What motors do you use for pumps? For variable speed pump applications that typically use 3-phase AC induction motors with variable frequency drives (VFDs), there is another type of motor that can transfer fluids more consistently and help reduce footprint.
Let's take a look at 2 typical motor challenges in pump applications.
For many pump applications, such as fluid control, one would imagine that speed consistency is pretty important. You want to be able to control the rate of fluid transfer to a certain degree so the same result can be expected.
VFDs are able to control the speed of the pump motors by regulating the frequency of the supplied voltage. While there are several types of control methods available, the open loop scalar volts-per-Hertz (V/f) control method is arguably the most common implemented VFD control method in basic applications (ie: pumps and fans) and has a speed regulation of +/-2~3%. If the application requires more precise speed control, encoders can be added to close the loop or vector control can be utilized. However, both increase the cost per axis, Encoders are expensive, and vector control requires a more advanced CPU on the VFD.
It's also important to note that in either open loop scalar (V/f) or vector control, motor response is not guaranteed due to lack of physical feedback. Load fluctuations, which can be caused by a difference in type of fluid or viscosity, can slow the motor down and result in inconsistency in transferred volume.
The built-in hall-effect sensor feedback in the BMU Series brushless motors and speed regulation capabilities of the dedicated driver provide a cost-effective alternative to VFDs.
|Oriental Motor's brushless motors with hall-effect sensor feedback have a speed regulation of +/-0.2% max, and brushless motors with encoder feedback have a speed regulation spec of +/-0.05% max (at rated speed); regardless of fluctuations in load, voltage, or temperature.|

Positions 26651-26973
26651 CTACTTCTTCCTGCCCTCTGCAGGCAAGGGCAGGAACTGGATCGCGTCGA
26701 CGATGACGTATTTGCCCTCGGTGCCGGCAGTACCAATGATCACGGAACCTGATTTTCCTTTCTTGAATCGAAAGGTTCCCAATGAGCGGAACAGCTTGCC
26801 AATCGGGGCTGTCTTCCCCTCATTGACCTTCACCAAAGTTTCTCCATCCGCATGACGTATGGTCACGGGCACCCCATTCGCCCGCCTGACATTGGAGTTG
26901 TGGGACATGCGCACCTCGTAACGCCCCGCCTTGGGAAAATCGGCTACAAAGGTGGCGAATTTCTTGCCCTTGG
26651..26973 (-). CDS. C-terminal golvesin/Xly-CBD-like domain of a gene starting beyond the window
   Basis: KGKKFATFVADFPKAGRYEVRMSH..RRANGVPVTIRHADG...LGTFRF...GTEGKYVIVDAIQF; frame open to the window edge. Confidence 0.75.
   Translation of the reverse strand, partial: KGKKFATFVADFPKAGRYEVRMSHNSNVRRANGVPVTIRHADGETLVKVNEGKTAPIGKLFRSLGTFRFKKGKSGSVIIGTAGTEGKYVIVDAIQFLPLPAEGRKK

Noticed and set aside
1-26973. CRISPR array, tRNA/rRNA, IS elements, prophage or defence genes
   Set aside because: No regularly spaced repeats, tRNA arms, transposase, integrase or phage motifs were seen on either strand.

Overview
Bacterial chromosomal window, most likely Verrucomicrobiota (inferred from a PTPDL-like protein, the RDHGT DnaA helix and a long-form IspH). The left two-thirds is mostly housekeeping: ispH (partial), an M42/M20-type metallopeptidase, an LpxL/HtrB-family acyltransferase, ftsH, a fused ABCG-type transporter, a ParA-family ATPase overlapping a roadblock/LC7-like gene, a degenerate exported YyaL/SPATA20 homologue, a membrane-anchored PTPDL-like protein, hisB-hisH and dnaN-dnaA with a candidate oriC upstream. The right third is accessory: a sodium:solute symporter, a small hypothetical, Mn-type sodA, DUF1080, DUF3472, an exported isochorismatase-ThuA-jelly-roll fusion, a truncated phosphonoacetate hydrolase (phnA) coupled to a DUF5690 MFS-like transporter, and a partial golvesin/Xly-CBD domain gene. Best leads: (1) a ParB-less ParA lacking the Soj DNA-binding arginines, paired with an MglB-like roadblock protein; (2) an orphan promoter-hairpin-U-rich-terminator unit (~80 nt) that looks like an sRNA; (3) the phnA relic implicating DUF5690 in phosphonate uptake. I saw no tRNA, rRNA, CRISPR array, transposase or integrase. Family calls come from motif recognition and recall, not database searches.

In some cases, the effective speed range can be extended with brushless motors compared to VFD-driven AC motors. 80~4,000 RPM (50:1 speed ratio) is offered by standard brushless motors while 90~3,600 RPM (40:1 speed ratio) is offered by VFD-driven AC motors. The constant torque output of brushless motors provides consistent performance throughout the entire speed range, and the limited duty torque boosts motor torque for dynamic acceleration or deceleration.
|3-phase Induction Motor with VFD||Brushless Motor with Dedicated Driver|
For applications without restraints in mass or energy consumption, using AC motors with VFDs would be fine. However, since brushless motors are more efficient than AC motors, they can be much more compact and help reduce energy consumption.
|Brushless motors significantly reduce power consumption as the use of permanent magnets in the rotor prevents secondary loss from the rotor, which provides a large decrease in power consumption (approx. 27%) when compared to AC motors.|
Brushless motors are smaller and lighter compared to three-phase induction motors of the same output specifications. For example, when 200 W (1/4 HP) motors are compared, the overall length of the brushless motor is 83 mm shorter and the mass is 3.2 kg lighter.
|Pump with AC Motor||Pump with Brushless Motor|
Watch how easy it is to operate a BMU Series motor.
Looking for something different? Perhaps one of these will work for your application.
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